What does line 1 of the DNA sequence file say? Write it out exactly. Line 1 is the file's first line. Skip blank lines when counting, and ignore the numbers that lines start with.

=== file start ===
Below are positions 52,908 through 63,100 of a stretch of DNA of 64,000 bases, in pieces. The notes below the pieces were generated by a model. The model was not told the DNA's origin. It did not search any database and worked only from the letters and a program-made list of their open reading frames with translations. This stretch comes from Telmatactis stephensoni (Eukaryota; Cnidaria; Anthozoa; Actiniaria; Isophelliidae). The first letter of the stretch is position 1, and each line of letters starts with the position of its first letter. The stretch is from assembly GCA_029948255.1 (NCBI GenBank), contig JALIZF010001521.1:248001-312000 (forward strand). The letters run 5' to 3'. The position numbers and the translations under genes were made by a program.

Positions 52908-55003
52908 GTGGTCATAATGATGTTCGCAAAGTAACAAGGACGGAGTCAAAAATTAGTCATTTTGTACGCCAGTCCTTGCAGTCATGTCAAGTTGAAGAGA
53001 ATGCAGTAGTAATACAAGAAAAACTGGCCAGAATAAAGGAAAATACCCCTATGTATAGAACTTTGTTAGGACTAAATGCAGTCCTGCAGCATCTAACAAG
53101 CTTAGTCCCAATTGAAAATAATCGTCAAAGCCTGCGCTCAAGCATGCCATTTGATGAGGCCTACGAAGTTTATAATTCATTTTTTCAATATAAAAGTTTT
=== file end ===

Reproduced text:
Below are positions 52,908 through 63,100 of a stretch of DNA of 64,000 bases, in pieces. The notes below the pieces were generated by a model. The model was not told the DNA's origin. It did not search any database and worked only from the letters and a program-made list of their open reading frames with translations. This stretch comes from Telmatactis stephensoni (Eukaryota; Cnidaria; Anthozoa; Actiniaria; Isophelliidae). The first letter of the stretch is position 1, and each line of letters starts with the position of its first letter. The stretch is from assembly GCA_029948255.1 (NCBI GenBank), contig JALIZF010001521.1:248001-312000 (forward strand). The letters run 5' to 3'. The position numbers and the translations under genes were made by a program.